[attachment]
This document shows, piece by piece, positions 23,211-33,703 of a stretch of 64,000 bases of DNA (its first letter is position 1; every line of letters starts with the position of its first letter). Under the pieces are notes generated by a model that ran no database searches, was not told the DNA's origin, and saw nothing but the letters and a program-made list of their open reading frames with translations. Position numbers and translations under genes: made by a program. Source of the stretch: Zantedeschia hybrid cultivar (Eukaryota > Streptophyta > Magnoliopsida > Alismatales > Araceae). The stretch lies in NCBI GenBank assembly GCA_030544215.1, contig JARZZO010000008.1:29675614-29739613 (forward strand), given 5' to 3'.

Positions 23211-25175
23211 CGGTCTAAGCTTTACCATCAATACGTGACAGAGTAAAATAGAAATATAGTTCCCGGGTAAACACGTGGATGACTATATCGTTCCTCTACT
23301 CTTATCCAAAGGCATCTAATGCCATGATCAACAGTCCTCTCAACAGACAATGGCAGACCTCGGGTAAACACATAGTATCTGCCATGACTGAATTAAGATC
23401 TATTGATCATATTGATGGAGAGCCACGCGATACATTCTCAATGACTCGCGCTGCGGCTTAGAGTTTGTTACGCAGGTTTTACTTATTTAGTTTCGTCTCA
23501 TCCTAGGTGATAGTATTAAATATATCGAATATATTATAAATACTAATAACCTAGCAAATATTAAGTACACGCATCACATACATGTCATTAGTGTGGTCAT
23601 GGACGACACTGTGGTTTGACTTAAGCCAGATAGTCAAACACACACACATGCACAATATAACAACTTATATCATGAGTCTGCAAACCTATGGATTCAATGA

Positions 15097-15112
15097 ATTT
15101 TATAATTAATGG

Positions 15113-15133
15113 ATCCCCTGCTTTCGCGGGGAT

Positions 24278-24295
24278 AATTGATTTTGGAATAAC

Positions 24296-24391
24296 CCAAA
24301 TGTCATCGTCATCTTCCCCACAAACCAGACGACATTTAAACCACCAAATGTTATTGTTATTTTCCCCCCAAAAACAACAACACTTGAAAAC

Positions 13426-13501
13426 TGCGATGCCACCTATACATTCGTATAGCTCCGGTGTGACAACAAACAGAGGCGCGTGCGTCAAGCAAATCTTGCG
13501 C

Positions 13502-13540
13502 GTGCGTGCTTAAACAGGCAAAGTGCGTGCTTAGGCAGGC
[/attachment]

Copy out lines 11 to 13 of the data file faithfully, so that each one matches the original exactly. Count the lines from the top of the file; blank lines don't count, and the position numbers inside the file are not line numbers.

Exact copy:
Positions 15113-15133
15113 ATCCCCTGCTTTCGCGGGGAT

Positions 24278-24295